Is there a stigma with an IEP/504?

Because I’ve been in the IEP/504 world for so long, I sometimes forget that there are parents who are concerned about the appearance of their child having an IEP or a 504, because of stigma or because the parents view the assistance as a “crutch”. I want to address that a little.

The idea of an IEP or a 504 is for the help to help. Some students will always need accommodations. My daughter is one of them. But the goals she had in kindergarten are not the goals she has in 8th grade, because the help helped. Students have goals so that they can achieve them, and move on. Oftentimes, that will allow a student to outgrow the need for accommodations at all. Students with 504 accommodations often have them with the expectation that they will learn to self advocate as they grow older, limiting or ending the need for support.

You have of course heard the adage about early intervention. It’s trite but it’s true. The earlier kids get support, the sooner they learn to do the things they need to, to achieve their goals in life. Denying your child access to support and guidance that is being offered doesn’t make the disability or challenge go away. It just prolongs your child’s struggle.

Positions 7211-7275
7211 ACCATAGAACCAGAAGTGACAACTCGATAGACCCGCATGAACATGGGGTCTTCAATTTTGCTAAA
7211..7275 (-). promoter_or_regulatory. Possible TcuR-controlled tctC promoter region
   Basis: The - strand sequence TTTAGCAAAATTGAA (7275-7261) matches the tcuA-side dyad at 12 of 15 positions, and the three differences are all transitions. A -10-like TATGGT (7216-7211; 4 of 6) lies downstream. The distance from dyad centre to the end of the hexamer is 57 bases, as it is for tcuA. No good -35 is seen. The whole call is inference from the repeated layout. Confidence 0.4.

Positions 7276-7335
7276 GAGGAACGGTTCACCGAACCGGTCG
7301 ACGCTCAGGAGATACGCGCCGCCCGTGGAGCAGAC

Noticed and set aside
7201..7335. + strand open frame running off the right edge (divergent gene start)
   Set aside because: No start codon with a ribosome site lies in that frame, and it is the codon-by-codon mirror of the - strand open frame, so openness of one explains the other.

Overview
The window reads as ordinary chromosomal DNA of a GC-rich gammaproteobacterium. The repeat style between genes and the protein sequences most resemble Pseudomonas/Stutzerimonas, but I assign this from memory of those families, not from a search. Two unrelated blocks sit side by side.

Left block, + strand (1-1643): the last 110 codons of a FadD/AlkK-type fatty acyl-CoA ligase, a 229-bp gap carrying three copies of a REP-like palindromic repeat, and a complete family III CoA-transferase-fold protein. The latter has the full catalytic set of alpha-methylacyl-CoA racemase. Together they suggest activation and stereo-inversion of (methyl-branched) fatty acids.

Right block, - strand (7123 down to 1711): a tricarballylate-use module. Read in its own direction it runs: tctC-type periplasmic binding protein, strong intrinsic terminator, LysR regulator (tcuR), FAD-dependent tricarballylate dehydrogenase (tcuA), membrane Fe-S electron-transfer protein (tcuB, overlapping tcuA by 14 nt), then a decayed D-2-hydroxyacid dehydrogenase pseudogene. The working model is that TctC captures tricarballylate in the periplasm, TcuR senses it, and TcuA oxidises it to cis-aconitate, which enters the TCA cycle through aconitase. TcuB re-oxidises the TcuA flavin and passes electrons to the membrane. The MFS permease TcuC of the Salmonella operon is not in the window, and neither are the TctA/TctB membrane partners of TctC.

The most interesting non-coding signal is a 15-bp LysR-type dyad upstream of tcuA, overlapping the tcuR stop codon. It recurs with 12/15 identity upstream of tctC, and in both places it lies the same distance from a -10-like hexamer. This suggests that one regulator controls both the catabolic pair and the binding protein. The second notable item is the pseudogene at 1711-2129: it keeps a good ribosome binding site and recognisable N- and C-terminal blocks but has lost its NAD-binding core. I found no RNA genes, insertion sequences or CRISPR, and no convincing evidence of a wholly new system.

Statistically, around 24% of kids in public school are on an IEP or a 504. This covers everything from kids with asthma to kids who need nursing care at all times, kids who are non-verbal, have mild speech impediments, to the 20% of kids with some form of dyslexia. My point is this: there’s only a stigma if you let there be. Your child, if they’re past around 3rd grade, realizes that there are differences between them and typical kids. Give them the tools they need to level the playing field.

I know it can be hard to hear the word disability associated with your child. Believe me, I shed tears over that frequently. I still cry in her IEP meetings. But if I let my ego get in the way of helping her, I am not being the parent I need to be to help her succeed. There are skilled people who know how to help. They want to help. It is important to put ego aside, and let them.

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